Tin Can Phone
Even in the era of the cordless and the mobile, there’s a lot to be said for the old-fashioned tin-can phone. There’s nothing flashy about this model, and you can’t send email through the wire – er, string. But it offers something more modern versions don’t – a fun project to make with a friend, and a dramatic illustration of vibration and sound waves.
What You Need:
- Two tin cans, tops removed
- Duct tape
- A nail
- A hammer
- Markers, paint, glitter, felt, or other decorations
What You Do:
- If the can opener left rough edges when you removed the tops, tape over them so your child won’t scratch a finger. Give her the decorating materials and let her loose! She can personalize her "phones" however she'd like.
- Turn both cans upside down and hammer a nail through the bottom of each can to make a hole in the center. Remove nail and set aside.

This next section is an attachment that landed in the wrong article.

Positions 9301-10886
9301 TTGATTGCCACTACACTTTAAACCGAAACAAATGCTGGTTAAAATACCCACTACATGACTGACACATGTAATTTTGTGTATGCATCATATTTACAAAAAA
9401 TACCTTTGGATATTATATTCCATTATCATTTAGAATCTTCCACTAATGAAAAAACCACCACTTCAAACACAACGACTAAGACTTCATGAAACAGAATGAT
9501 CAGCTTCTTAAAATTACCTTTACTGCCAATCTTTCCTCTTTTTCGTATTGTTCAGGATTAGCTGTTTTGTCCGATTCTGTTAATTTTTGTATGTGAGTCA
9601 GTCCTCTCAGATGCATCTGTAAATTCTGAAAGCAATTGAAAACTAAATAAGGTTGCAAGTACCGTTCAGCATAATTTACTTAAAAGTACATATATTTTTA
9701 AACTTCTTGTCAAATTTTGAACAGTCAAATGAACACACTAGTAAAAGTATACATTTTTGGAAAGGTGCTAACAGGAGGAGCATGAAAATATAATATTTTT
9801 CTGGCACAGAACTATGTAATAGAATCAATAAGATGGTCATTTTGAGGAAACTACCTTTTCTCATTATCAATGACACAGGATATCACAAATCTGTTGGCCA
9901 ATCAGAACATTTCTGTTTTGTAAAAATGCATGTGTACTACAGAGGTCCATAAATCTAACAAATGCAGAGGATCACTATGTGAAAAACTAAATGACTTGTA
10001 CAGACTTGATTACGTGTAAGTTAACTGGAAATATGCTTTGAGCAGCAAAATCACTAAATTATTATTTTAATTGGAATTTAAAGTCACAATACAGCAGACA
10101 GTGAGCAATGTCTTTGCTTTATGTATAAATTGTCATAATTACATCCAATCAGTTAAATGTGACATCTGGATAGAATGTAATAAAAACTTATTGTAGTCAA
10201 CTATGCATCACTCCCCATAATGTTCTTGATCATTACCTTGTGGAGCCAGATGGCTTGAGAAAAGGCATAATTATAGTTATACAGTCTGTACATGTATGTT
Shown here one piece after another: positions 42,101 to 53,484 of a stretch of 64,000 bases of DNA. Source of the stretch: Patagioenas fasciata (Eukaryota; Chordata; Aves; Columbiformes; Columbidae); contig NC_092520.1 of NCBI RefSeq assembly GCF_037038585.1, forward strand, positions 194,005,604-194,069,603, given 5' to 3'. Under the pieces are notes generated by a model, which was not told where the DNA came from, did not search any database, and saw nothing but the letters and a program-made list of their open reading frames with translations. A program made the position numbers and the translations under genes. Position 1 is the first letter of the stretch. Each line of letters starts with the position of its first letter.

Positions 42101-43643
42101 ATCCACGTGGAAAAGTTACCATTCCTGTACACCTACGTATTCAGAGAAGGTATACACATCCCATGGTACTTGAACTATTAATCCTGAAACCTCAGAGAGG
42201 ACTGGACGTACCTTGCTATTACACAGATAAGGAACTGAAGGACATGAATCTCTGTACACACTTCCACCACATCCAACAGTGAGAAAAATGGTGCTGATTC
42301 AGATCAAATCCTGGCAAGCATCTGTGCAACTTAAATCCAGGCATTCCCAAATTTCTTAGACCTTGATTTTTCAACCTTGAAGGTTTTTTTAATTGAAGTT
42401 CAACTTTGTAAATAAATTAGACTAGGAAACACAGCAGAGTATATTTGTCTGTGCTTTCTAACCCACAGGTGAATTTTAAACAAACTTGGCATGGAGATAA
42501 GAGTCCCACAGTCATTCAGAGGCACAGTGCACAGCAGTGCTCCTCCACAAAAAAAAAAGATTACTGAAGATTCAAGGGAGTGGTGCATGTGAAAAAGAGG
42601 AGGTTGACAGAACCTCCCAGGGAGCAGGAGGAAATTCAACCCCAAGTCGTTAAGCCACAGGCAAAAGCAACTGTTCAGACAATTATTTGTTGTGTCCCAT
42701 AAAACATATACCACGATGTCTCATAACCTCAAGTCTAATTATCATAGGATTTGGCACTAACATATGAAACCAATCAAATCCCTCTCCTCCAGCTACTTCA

- Cut a long length of string – up to 10 feet.
- Poke one end through the bottom of one can, knotting on the inside. Repeat with the other end of string in the other can.
- Instruct two kids to each take a can and move apart until the string is taut.
- One child should put a can to his ear while the other talks directly into the other can. The sound will travel over the “wire.”
What happened? When you speak, your voice makes vibrations. Once the string is stretched tight enough, these vibrations travel down the string and vibrate the bottom of the can on the other end which, in turn, vibrates the air and those vibrations travel through the air to the other person's ear.